«A mosque in Montbéliard in France was partially burned last night. The only clue about who might have been responsible was a piece of paper left in the mosque grounds bearing the words “Les échappées belles”. Les échappées belles, which means “the beautiful getaways”, is believed to be the name of a mysterious group of girls who have been associated with several fires in the area this year. (It is also the name of a holiday programme on French television.)

    A few weeks ago, the van belonging to the mosque was burned and “racist” and “anti-Muslim” inscriptions left inside, along with the message “Les échappées belles”. The group is said to have previously been involved in several other fires at construction sites in the local area.

    Some news reports describe “Les échappées belles” as a “far-right group of women”; others insist it has nothing to do with the “far-right” and is just a “disorganised gang” of girls.»

  15. @Dear Baron:

    I have to disagree with you!

    I think in the coming years we will see a number of very bloody civil wars in the West, especially in the USA where a Second U.S. Civil War is already in a Cold Civil War stage.

    The battle lines have been drawn with the Tea Party Movement (TPM) on the patriot side, and the Occupy Wall Street (OWS) socialist traitors on the other.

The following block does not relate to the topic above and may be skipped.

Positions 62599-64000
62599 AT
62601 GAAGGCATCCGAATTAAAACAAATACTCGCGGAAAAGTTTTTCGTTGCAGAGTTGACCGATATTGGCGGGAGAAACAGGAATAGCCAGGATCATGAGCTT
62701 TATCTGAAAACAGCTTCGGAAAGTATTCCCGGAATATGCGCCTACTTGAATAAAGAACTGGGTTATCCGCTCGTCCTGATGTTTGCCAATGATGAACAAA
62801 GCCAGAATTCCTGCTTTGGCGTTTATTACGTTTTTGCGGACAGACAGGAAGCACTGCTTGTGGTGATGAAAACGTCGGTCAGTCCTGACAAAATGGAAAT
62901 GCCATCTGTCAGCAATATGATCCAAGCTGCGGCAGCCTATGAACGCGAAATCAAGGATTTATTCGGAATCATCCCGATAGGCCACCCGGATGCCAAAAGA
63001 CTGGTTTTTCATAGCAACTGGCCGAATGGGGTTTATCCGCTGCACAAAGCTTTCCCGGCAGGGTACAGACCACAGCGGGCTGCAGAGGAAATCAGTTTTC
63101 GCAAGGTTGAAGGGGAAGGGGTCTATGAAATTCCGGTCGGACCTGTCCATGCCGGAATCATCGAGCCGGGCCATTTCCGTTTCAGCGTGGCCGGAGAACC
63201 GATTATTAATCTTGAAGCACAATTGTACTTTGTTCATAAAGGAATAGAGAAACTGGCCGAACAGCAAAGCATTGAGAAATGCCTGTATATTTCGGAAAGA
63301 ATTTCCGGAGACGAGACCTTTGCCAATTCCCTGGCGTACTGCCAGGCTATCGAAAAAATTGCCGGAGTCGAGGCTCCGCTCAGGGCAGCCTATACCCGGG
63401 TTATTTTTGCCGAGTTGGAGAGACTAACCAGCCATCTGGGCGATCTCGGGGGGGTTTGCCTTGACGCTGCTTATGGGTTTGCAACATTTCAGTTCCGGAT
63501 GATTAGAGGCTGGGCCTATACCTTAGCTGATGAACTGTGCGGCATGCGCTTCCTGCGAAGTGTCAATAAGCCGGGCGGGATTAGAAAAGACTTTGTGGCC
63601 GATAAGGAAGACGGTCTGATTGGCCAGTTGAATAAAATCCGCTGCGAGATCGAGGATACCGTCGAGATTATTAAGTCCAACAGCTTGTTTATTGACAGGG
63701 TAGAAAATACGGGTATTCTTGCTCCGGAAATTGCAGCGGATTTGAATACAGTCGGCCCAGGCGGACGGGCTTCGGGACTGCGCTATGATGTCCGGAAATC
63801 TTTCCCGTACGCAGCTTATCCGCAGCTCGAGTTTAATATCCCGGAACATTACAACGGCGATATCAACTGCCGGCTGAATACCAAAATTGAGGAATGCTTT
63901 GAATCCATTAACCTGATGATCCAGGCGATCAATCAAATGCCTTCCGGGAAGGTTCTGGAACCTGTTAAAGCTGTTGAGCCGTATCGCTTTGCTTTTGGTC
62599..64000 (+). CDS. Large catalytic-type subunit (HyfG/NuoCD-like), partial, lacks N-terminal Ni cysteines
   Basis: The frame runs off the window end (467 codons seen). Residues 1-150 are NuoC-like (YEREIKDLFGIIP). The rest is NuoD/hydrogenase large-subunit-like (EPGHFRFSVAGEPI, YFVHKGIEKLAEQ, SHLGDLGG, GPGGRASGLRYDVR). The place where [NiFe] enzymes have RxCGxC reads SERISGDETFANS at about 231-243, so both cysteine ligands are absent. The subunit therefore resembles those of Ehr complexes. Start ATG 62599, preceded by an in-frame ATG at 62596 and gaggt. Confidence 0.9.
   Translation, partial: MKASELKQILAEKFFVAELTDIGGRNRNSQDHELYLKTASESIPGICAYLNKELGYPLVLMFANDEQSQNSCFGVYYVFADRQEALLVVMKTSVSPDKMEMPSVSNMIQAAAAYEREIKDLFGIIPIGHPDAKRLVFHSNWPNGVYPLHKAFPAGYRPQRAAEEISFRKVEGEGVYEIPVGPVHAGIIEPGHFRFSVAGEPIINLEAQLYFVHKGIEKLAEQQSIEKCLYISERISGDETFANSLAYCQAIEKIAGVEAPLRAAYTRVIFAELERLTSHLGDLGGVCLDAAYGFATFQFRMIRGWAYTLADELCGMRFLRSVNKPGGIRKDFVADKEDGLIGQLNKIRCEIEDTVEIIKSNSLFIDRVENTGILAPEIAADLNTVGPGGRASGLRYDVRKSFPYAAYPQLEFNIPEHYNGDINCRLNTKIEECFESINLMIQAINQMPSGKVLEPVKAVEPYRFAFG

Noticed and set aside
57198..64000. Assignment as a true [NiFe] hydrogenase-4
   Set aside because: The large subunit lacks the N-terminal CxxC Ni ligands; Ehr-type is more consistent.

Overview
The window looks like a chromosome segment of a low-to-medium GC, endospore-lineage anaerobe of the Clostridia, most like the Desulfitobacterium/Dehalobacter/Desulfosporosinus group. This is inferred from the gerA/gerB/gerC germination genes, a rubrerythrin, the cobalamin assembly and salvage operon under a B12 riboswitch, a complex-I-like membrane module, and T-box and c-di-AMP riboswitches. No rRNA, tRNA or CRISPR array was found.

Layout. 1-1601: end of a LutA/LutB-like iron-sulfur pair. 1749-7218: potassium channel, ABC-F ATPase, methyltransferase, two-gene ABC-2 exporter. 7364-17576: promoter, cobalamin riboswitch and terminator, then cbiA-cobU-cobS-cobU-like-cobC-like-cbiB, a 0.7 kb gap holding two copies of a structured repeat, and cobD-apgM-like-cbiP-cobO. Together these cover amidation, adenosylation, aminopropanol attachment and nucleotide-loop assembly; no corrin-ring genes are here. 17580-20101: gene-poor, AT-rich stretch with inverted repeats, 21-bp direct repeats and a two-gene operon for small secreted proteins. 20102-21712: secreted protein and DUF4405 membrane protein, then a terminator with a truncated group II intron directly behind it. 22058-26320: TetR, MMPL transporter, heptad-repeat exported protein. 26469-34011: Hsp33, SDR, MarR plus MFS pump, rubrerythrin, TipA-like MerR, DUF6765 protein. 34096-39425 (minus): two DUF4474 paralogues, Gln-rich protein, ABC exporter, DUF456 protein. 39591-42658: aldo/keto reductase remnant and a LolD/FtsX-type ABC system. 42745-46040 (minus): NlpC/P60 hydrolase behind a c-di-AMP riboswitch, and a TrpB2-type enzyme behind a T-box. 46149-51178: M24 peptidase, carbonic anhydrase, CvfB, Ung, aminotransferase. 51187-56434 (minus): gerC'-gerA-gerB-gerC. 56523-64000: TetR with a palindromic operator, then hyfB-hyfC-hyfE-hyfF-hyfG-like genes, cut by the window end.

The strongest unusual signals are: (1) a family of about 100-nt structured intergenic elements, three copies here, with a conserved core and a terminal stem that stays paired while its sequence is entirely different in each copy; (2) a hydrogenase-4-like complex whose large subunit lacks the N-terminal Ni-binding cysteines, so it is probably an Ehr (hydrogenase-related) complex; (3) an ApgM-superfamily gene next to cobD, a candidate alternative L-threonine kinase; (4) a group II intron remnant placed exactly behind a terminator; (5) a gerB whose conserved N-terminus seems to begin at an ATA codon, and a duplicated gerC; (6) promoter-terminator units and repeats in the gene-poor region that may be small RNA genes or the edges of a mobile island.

“There Will Be Blood”

  16. The notion of a second Civil War has become fundamentally more realistic with recent attempts by factions within the U.S. government to define and control a newly invented Federal power to wage direct war on ideologically opposed portions of the American people. How soon open hostilities will become widespread is still uncertain. But that there is no longer any serious political will to avoid such a war rather than attempt to win it through brute force is plain.

    According to the laws and executive policies being developed, those piles of sentimental detritus will become acts of punishable defiance against the state when they commemorate victims of direct military action against the American people. Will they continue? Will people find it worthwhile to pile up teddy bears and candles once the punishment is to be hunted down and treated as a political dissident?

    Or will Americans disposed to mourn the loss of freedom find more enduring symbols to risk their lives over?

    Chiu Chun-Ling.